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Duality theory and cost function analysis in a regional context: the impact of public infrastructure capital in the Greek regions

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  • Nigel Spence

    ()
    (Department of Geography, Queen Mary, University of London, Mile End Road, London E1 4NS, UK)

  • Antonis Rovolis

    ()
    (School of Planning and Regional Development, University of Thessaly, Pedion Areos 38334, Volos, Greece)

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    Abstract

    The resurgent interest in the role of infrastructure on development, spurred by the work on Aschauer in the late eighties, has produced a voluminous research activity, both at national and regional levels. Even though the majority of this research is based on production function analysis, more recently has emerged the alternative analytical framework of duality theory and cost function analysis. The latter is utilised here, in an effort to investigate public capital's impact on manufacturing at the regional level (Greek prefectures). Public capital categories have been grouped to two major categories of `productive' and `social' infrastructure. The latter seems to play little role in reducing private costs, but the former appears to be an important cost reduction influence. It can also be demonstrated that infrastructure has a substitutional relationship with labour and intermediate inputs, and a complementary one with private capital.

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    Bibliographic Info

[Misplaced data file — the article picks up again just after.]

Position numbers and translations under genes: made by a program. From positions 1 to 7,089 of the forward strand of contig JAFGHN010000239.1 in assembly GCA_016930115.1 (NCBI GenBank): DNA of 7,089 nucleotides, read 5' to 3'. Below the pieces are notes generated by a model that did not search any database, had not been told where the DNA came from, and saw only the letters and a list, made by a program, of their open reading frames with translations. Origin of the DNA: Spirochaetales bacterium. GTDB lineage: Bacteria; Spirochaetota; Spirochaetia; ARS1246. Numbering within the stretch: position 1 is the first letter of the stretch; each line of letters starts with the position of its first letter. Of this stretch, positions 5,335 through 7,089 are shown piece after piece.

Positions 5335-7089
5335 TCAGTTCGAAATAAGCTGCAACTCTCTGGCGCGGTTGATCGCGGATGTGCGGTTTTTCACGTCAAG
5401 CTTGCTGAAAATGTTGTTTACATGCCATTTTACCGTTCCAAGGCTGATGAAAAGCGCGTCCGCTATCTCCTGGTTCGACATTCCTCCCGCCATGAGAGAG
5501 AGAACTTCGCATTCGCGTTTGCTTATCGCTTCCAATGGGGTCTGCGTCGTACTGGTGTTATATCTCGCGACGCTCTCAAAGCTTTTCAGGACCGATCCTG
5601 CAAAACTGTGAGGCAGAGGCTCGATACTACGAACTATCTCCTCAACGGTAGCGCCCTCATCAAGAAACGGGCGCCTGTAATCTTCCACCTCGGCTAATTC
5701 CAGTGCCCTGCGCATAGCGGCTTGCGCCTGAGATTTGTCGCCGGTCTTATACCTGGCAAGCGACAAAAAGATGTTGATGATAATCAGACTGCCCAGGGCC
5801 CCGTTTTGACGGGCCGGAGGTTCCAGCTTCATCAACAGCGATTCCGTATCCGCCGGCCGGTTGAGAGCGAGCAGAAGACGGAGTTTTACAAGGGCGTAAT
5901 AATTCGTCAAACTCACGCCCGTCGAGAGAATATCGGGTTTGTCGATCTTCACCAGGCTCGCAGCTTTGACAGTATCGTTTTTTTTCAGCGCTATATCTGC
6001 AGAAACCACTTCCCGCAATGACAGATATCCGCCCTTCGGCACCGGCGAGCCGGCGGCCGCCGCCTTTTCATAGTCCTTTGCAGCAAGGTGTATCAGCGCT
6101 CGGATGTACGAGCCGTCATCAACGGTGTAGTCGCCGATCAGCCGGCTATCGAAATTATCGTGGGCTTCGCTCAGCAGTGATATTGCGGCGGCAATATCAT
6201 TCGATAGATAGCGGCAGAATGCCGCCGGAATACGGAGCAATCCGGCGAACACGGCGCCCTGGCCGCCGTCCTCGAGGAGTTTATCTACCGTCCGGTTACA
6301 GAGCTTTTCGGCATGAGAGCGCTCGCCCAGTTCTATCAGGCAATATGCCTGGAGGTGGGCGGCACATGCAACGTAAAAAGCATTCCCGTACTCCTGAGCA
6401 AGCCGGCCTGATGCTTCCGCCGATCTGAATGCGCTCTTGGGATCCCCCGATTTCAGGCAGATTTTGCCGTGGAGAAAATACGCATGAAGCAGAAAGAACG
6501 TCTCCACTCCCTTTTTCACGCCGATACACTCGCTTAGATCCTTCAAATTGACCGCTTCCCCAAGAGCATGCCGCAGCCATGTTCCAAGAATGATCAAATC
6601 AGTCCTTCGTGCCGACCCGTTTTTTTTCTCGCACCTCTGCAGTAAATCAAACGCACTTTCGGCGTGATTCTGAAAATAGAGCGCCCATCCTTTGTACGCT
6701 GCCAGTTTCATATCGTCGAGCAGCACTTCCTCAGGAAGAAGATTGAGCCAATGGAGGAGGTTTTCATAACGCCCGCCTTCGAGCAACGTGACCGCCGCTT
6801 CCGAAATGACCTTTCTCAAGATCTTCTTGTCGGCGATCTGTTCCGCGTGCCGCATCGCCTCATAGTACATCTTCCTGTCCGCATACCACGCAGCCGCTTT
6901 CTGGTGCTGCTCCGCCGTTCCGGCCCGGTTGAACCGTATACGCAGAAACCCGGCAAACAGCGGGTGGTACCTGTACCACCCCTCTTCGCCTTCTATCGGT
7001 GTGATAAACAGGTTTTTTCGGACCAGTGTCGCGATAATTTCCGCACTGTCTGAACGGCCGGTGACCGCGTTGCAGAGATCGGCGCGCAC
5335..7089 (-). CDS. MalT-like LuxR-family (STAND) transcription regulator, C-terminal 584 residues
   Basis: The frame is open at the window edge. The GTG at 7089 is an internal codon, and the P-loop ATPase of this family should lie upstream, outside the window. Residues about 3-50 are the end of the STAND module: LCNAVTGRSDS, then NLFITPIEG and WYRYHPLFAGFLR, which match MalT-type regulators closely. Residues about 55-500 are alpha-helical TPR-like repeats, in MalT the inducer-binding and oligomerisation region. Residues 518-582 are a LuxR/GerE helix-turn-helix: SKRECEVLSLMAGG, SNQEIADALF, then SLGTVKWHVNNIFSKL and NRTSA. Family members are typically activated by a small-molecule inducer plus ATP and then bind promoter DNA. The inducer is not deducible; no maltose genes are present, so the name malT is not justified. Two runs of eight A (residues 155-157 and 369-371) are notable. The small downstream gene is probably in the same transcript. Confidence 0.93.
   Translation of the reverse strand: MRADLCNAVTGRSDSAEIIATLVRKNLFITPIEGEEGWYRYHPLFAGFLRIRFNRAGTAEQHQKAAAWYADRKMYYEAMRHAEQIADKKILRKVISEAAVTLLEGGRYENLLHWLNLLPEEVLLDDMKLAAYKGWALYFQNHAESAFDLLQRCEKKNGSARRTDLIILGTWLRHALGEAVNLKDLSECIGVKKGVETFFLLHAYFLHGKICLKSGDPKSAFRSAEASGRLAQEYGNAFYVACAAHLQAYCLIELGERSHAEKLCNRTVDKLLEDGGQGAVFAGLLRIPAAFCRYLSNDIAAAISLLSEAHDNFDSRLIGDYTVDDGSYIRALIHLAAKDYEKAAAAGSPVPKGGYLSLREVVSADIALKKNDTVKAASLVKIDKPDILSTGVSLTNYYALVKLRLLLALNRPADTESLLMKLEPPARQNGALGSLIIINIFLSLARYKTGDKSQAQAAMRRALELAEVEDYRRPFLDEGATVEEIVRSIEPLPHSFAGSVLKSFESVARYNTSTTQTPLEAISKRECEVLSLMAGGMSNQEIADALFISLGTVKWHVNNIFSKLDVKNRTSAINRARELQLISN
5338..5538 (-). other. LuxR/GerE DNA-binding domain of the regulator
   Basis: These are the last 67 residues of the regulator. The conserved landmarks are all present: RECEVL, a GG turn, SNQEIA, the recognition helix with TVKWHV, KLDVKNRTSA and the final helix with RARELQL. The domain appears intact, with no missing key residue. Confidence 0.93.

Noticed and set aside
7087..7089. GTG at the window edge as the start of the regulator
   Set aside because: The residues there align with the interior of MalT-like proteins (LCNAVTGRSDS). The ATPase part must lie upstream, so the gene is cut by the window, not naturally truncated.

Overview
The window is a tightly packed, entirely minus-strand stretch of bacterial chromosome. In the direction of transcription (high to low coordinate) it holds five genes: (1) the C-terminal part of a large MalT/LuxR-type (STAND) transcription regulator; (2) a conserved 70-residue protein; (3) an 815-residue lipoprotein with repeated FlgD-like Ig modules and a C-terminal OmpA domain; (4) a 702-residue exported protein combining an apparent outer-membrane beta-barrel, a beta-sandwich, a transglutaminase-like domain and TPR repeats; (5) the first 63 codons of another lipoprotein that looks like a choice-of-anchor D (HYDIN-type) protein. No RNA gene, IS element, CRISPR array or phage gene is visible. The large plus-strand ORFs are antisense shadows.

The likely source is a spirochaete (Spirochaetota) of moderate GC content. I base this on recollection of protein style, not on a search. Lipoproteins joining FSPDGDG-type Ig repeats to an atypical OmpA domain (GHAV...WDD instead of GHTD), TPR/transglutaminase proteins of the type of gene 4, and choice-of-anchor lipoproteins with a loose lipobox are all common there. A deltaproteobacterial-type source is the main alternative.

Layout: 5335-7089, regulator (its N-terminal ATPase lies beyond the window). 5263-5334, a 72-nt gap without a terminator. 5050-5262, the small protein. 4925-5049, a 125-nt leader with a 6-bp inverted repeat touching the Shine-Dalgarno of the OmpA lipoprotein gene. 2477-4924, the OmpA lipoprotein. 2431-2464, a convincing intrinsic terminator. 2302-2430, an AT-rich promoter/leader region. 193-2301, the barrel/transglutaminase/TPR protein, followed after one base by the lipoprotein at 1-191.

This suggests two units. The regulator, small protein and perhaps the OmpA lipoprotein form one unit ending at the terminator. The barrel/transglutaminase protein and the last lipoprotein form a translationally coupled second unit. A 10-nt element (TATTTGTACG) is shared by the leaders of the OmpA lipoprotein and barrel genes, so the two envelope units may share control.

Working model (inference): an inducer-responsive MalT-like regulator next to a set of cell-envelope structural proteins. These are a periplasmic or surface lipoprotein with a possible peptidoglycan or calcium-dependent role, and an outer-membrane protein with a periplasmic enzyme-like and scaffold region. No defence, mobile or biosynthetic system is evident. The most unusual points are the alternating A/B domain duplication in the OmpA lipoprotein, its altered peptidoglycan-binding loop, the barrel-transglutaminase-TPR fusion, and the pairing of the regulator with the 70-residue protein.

Article provided by Springer in its journal The Annals of Regional Science.

    Volume (Year): 36 (2002)
    Issue (Month): 1 ()
    Pages: 55-78

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    Handle: RePEc:spr:anresc:v:36:y:2002:i:1:p:55-78

    Note: Received: November 1998/Accepted: August 2001
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    Cited by:
    1. Chu-Ping C. Vijverberg & Wim P. M. Vijverberg, 2007. "Diagnosing the Productivity Effect of Public Capital in the Private Sector," Eastern Economic Journal, Eastern Economic Association, vol. 33(2), pages 207-230, Spring.
    2. Jeffrey I. Bernstein & Theofanis P. Mamuneas, 2007. "Public Infrastructure, Input Efficiency and Productivity Growth in the Canadian Food Processing Industry," Working Papers 0703, Florida International University, Department of Economics.
    3. Fedderke, Johannes W. & Bogetic & Zeljko, 2006. "Infrastructure and growth in South Africa : direct and indirect productivity impacts of 19 infrastructure measures," Policy Research Working Paper Series 3989, The World Bank.
    4. Anwar, Sajid, 2006. "Provision of public infrastructure, foreign investment and welfare in the presence of specialisation-based external economies," Economic Modelling, Elsevier, vol. 23(1), pages 142-156, January.
    5. Fu, Feng-Cheng & Vijverberg, Chu-Ping C. & Vijverberg, Wim P., 2004. "Public Infrastructure as a Determinant of Intertemporal and Interregional Productive Performance in China," IZA Discussion Papers 1019, Institute for the Study of Labor (IZA).
    6. Teresa Sequeira & Francisco Diniz, 2013. "Planning Beyond Infrastructures: The Third Sector In Douro And Alto Trãs-Os-Montes," ERSA conference papers ersa13p43, European Regional Science Association.
    7. George Emmanuel Halkos & Nickolaos Tzeremes, 2010. "Measuring regional economic efficiency: the case of Greek prefectures," The Annals of Regional Science, Springer, vol. 45(3), pages 603-632, December.
    8. C. Alicia Avilés Zugasti & Rosario Gómez García & José Sánchez Maldonado, 2003. "Capital público, actividad económica privada y efectos desbordamiento: Un análisis por Comunidades Autónomas de los sectores Industria y Construcción en España," Hacienda Pública Española, IEF, vol. 165(2), pages 25-51, June.

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